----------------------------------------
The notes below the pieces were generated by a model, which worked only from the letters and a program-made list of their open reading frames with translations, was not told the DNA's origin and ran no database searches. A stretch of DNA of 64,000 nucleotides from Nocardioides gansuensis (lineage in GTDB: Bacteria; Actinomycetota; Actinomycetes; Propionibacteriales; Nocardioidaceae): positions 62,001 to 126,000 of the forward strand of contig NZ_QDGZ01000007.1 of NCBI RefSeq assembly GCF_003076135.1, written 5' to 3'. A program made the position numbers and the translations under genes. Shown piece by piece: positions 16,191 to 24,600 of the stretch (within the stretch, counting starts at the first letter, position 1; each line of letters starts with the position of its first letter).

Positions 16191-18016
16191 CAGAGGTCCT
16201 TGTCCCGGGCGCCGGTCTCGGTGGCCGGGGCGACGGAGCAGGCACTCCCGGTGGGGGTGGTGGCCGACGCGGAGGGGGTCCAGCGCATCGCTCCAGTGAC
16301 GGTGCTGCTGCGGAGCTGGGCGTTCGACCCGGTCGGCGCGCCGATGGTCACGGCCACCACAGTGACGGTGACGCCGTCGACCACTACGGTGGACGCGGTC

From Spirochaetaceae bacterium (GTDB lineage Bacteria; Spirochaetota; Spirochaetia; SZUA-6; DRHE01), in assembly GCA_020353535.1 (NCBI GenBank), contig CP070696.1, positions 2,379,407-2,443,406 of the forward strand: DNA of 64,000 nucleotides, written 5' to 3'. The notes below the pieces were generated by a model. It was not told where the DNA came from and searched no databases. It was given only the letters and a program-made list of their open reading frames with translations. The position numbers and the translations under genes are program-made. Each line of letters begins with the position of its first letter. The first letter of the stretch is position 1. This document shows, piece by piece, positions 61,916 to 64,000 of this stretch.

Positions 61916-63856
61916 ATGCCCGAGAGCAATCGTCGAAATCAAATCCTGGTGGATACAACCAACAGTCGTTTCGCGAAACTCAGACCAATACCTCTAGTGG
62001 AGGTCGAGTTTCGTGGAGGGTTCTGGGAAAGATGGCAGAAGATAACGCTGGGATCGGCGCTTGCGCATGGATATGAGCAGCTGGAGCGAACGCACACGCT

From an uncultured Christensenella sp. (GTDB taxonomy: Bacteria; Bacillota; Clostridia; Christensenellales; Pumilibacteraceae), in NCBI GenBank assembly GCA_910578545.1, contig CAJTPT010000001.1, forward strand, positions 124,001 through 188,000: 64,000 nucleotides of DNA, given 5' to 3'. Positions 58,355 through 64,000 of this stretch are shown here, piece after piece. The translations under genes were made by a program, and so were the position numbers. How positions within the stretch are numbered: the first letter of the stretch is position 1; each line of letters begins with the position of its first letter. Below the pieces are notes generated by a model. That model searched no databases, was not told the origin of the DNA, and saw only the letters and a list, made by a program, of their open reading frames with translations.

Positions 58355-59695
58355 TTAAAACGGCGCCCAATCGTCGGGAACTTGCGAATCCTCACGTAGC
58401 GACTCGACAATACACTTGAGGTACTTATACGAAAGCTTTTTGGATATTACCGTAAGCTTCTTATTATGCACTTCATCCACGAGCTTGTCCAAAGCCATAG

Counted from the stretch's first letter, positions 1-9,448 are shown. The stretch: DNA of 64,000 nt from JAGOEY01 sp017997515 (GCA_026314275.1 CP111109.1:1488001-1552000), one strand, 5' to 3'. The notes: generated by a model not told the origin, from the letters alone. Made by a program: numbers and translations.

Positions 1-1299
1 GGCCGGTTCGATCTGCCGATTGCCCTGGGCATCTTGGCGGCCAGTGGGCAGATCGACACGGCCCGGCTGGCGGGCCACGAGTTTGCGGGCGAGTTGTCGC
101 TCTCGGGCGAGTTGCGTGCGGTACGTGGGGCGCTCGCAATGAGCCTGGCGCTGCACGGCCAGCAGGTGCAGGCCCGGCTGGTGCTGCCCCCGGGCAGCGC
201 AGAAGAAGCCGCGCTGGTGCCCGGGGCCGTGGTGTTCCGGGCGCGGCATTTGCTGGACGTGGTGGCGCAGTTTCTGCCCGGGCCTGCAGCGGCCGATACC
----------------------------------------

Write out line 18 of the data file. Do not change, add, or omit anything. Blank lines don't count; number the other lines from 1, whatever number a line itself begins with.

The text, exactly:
201 AGAAGAAGCCGCGCTGGTGCCCGGGGCCGTGGTGTTCCGGGCGCGGCATTTGCTGGACGTGGTGGCGCAGTTTCTGCCCGGGCCTGCAGCGGCCGATACC